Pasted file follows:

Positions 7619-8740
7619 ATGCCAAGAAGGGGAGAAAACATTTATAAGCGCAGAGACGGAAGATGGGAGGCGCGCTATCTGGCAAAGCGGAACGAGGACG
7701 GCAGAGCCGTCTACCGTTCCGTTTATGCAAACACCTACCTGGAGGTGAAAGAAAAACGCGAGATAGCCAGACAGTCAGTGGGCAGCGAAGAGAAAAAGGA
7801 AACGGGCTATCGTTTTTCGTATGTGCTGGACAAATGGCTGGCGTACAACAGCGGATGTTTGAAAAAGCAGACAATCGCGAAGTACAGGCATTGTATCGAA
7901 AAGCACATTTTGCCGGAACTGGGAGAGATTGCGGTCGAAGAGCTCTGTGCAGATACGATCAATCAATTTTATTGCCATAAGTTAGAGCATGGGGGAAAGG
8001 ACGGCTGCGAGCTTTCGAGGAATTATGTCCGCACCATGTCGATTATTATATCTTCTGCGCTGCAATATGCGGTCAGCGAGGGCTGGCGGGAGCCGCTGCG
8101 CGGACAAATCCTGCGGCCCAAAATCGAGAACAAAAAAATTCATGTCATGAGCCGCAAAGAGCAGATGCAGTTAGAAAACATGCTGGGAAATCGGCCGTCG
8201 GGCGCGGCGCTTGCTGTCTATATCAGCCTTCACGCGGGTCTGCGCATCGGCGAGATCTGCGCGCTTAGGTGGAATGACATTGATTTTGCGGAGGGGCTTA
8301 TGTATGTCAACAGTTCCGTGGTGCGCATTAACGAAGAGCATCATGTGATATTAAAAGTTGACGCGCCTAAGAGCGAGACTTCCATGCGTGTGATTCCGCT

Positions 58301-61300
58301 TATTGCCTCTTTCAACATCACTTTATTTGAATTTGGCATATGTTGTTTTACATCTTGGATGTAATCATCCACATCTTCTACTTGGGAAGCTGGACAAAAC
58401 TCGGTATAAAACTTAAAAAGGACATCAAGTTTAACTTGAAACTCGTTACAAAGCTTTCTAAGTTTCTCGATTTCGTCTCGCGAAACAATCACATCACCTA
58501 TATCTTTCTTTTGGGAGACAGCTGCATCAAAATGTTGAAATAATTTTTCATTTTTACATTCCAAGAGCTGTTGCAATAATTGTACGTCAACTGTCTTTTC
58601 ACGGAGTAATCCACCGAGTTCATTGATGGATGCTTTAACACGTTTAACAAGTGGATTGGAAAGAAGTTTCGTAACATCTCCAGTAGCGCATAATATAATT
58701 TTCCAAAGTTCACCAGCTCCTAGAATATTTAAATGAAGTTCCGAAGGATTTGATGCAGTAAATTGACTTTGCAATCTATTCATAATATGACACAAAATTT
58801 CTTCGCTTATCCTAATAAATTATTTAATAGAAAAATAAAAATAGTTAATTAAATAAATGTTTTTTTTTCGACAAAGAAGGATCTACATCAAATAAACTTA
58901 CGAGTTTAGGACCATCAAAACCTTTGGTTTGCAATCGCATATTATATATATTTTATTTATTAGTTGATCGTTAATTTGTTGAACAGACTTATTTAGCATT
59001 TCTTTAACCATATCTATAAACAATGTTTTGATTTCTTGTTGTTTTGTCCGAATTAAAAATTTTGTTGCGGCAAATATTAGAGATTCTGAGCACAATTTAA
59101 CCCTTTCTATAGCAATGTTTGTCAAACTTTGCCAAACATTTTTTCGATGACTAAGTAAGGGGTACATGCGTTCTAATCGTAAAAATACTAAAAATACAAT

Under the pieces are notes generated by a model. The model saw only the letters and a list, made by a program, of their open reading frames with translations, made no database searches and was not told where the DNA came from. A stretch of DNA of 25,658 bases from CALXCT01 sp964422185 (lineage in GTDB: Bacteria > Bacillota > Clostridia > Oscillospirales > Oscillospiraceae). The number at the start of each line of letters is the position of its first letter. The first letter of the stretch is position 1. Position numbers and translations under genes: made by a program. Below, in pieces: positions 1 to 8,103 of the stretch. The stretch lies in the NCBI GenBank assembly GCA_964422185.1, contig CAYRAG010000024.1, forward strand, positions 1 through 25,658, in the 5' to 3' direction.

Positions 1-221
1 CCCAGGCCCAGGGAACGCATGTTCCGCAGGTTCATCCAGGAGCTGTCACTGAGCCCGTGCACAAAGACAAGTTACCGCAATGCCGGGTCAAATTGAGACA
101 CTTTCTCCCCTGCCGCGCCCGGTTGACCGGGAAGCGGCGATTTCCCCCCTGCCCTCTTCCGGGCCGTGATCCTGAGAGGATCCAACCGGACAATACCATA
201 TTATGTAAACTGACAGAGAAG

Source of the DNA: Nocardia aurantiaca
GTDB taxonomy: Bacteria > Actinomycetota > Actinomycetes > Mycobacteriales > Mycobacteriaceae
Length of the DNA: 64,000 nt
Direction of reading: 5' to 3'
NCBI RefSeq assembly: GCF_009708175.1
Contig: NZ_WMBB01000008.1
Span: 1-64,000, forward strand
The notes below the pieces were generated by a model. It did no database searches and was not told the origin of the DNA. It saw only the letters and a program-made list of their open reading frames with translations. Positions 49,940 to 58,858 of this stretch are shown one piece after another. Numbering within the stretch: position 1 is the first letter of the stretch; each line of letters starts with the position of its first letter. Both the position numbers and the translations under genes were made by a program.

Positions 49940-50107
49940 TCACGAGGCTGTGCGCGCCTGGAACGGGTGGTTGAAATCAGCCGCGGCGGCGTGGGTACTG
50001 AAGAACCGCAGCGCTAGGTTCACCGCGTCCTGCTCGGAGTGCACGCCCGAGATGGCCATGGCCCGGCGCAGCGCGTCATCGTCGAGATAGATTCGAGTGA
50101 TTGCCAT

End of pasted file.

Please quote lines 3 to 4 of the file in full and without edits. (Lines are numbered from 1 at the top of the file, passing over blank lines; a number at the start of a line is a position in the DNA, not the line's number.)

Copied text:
7701 GCAGAGCCGTCTACCGTTCCGTTTATGCAAACACCTACCTGGAGGTGAAAGAAAAACGCGAGATAGCCAGACAGTCAGTGGGCAGCGAAGAGAAAAAGGA
7801 AACGGGCTATCGTTTTTCGTATGTGCTGGACAAATGGCTGGCGTACAACAGCGGATGTTTGAAAAAGCAGACAATCGCGAAGTACAGGCATTGTATCGAA